(16) Syracuse, Sicily (Italy) - AR tetradrachm, c. 410 B.C., 17.05
g. (inv. 93.005).
Obverse: Racing quadriga l., Nike flying above horses r.; in exergue, ear of barley.
Reverse: Facing head of Athena wearing necklace and triple-crested helmet with raised cheek- pieces; on helmet bowl, : Eukleidas; : of the Syracusans.
Provenance: Harlan Berk, 1992.
Bibliography: L.O. Th. Tudeer, Die tetradrachmenprägung von Syrakus in der Periode der
signierenden Künstler (Berlin 1913), 59; C.M. Kraay, Archaic and Classical Greek Coins (Berkeley and Los Angeles 1976).
This coin was signed by one of the great Syracusan die-engravers, Eukleidas; his abbreviated signature is just legible on the reverse, on the bowl of Athena's helmet. Like the contemporary head of Arethusa on Kimon's Syracusan tetradrachm (see no. 17), the head is facing and surrounded by dolphins, by this time a common feature of Syracusan coins. The delicacy and detail of Athena's face are somewhat marred by a break in the die that cuts across her chin.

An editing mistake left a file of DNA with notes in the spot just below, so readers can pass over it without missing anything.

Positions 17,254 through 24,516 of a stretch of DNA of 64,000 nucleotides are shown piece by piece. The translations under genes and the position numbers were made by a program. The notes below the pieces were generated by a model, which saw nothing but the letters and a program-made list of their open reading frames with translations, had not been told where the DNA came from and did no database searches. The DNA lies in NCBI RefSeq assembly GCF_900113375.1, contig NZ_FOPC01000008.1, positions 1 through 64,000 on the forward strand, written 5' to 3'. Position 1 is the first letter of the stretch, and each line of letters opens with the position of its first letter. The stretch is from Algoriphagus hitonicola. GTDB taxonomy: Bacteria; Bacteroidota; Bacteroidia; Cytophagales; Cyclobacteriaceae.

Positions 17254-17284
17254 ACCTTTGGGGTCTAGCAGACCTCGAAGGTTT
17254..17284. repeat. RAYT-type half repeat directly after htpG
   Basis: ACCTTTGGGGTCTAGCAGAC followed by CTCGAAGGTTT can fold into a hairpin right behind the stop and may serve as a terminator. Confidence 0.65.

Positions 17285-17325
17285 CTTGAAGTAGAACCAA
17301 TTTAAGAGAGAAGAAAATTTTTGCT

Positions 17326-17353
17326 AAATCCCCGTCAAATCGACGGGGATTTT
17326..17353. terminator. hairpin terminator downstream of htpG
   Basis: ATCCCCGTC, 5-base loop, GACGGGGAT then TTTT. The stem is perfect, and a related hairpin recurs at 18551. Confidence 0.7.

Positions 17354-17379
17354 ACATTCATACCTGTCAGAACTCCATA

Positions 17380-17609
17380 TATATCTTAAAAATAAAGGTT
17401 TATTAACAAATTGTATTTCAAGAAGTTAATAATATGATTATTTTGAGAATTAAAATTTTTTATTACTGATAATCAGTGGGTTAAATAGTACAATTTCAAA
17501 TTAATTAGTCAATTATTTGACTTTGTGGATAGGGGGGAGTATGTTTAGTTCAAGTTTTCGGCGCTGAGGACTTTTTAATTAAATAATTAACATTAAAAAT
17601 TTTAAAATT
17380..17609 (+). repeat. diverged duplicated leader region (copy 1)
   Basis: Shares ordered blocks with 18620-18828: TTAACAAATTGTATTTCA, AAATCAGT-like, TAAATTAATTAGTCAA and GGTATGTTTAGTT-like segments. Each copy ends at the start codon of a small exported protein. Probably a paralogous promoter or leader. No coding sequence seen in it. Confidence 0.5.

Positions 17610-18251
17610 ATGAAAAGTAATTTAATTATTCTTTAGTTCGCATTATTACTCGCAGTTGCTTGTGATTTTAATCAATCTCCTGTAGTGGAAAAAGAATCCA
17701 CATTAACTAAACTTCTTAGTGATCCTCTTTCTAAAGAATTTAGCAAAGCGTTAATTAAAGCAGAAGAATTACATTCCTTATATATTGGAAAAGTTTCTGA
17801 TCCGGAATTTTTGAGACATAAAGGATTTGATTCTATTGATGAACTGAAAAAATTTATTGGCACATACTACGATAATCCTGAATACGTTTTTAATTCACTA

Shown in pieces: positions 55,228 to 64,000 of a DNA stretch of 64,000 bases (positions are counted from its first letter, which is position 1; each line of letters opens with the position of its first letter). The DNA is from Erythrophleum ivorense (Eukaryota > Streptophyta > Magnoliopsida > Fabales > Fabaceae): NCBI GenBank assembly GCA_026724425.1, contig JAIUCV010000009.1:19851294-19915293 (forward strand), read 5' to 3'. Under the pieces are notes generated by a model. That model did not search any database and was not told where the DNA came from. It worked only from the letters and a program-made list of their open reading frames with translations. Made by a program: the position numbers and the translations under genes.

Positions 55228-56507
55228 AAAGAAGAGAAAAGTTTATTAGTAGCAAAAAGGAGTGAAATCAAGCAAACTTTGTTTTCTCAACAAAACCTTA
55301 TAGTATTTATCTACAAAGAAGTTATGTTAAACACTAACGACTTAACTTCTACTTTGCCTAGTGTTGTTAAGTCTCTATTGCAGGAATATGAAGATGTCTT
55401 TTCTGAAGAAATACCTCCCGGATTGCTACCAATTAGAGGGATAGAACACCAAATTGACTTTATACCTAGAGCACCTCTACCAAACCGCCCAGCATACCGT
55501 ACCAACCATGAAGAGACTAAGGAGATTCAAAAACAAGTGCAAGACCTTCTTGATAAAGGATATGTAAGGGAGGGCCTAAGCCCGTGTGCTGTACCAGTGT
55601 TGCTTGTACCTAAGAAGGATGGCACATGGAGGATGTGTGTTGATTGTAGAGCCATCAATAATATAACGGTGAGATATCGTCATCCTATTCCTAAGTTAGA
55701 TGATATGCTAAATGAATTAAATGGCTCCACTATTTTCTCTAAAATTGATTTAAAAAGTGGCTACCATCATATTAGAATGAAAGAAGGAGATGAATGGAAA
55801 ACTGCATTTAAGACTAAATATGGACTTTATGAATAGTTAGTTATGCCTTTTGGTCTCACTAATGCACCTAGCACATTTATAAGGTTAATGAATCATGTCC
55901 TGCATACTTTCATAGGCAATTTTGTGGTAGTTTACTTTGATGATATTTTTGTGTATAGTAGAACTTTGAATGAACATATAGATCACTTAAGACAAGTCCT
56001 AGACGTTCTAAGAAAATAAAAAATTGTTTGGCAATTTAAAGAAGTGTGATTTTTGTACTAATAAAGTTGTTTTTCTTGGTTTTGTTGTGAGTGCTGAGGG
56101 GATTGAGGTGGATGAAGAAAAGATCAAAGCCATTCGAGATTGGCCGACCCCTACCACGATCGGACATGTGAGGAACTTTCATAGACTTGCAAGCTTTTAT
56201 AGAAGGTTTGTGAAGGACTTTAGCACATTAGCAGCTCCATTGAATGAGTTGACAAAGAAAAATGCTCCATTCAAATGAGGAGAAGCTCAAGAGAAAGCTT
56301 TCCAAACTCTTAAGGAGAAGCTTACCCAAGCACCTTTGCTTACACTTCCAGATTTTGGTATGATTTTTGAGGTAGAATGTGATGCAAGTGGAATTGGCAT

The depiction of Athena is unusual on Syracusan coins, which typically use heads of the local nymph Arethusa or of their major deities Demeter and Persephone, but there was also a temple to Athena in Syracuse, dedicated after the Syracusans defeated the Carthaginians in the battle of Himera in 480 B.C. It has been suggested that it was appropriate to recall it at this time, when Syracuse was once again faced with a Carthaginian invasion, as one Sicilian city after another fell to her old enemy.
The obverse depicts the racing quadriga that had long been the main type on Syracusan coins. The spirited horses toss their heads backward and from side to side, and the fallen marker beneath their hooves gives a sense of immediacy to the race. The foreshortened wheel of the quadriga also adds an impression of depth.
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